The former chief executive of the carmaker Volkswagen has been charged in Germany over the diesel emissions scandal.
The prosecutors office in the German city of Braunschweig said in a statement that Winterkorn and four other managers faced charges.
The 71-year-old was charged with conspiracy by the U.S. Department of Justice in May 2018 but since he resides in Germany, which doesn't normally extradite its citizens, he's been able to avoid questioning by officials.
Volkswagen admitted in September 2015 to having used illegal engine control software to cheat US pollution tests, triggering a global backlash against diesel and costing the carmaker 29 billion euros so far ($33 billion). Winterkorn, 71, remains in Germany, which does not typically extradite its citizens for prosecution in US courts. The prosecutors are also seeking to confiscate between €300,000 and €11m in bonus payments, which were allegedly boosted by the emissions fraud.
However, prosecutors said Winterkorn approved the expenditure of €23m (£20m) on a "useless" software update which was created to continue obscuring the real reason for the increased levels of pollutants from its cars in real-world conditions. Prosecutors said the bonuses in question ranged from around 300,000 euros to 11 million euros ($340,000 to $12.45 million).
"Former Chief Executive Dr. Martin Winterkorn is being charged with a particularly serious case of fraud, a violation of the law against unfair competition and breach of fiduciary trust", the prosecutors' office said in a statement. They face between six months and 10 years in prison if found guilty.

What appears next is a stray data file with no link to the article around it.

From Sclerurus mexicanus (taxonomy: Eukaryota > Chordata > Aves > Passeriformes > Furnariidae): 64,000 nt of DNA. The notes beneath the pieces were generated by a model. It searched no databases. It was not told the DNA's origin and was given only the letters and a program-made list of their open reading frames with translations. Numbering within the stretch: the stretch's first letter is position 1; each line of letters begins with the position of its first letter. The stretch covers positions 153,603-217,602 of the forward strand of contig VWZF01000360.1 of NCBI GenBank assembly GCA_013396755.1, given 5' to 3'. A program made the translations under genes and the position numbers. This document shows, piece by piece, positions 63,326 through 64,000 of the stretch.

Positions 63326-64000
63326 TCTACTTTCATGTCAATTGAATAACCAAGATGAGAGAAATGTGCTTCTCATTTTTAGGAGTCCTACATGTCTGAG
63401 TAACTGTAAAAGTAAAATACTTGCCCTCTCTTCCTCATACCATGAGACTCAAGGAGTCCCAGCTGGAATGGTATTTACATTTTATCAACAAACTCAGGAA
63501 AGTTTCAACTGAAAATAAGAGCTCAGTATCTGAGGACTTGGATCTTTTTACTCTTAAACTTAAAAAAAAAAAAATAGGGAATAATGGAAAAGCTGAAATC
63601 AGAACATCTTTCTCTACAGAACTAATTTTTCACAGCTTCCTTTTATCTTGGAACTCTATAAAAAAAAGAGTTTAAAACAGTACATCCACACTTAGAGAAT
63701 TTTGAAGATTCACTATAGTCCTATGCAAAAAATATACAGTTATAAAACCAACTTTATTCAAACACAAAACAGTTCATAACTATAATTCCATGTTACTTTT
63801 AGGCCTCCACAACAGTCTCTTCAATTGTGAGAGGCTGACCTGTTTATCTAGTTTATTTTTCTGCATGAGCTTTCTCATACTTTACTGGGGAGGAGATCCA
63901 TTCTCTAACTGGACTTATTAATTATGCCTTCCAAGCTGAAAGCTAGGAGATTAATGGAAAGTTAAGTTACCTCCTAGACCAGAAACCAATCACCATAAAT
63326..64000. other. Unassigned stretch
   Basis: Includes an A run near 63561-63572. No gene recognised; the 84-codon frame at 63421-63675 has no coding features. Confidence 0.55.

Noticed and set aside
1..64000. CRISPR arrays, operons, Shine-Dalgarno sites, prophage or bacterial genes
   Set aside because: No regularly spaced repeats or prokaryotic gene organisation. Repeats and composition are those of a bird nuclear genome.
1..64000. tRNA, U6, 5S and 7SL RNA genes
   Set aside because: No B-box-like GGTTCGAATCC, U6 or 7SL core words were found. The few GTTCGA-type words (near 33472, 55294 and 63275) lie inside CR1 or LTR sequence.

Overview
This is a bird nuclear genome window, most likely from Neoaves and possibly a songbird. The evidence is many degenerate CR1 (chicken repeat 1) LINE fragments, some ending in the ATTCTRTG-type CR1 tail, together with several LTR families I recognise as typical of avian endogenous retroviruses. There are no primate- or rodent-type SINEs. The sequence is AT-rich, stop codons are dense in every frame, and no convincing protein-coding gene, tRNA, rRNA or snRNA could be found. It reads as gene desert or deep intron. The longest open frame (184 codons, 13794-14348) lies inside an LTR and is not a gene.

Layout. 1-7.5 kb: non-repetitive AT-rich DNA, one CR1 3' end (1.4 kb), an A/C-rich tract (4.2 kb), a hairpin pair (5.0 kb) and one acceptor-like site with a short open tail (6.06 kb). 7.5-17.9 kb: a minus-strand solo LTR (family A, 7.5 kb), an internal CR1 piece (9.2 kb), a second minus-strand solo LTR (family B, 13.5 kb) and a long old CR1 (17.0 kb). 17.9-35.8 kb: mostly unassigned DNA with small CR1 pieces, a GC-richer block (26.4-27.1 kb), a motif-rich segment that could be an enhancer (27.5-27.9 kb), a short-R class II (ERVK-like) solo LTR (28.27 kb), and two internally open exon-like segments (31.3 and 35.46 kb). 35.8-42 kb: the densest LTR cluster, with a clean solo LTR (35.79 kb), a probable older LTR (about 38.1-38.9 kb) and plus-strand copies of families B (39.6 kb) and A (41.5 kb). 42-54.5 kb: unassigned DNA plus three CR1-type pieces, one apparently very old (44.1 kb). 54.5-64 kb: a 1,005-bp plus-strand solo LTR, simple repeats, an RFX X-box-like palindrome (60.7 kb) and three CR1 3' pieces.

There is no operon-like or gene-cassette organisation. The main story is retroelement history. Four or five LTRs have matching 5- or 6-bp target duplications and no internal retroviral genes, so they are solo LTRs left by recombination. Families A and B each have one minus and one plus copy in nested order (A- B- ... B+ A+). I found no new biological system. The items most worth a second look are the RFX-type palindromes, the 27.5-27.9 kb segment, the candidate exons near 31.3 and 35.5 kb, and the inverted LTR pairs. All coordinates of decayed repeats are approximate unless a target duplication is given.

That date was more than a year before VW publicly admitted to fitting 11 million vehicles with software to make them appear less polluting in the lab than in real driving conditions.
The prosecutors' move is one of a number of legal proceedings unleased by the scandal. He was arrested when attempting to return to Germany following a family holiday in Florida.
The automaker's former boss claims that he was unaware of the issue until shortly before it became public.
The prosecutors said they are still investigating 36 more suspects. VW also faces a group litigation from British owners of its vehicles over alleged false misrepresentation of the cars' emissions.
In a statement Felix Dörr, Winterkorn's lawyer, said the prosecutors had not given the defence enough time to read and comment on new evidence presented in the indictment.
A Volkswagen spokesman said the company would not comment on investigations against individuals.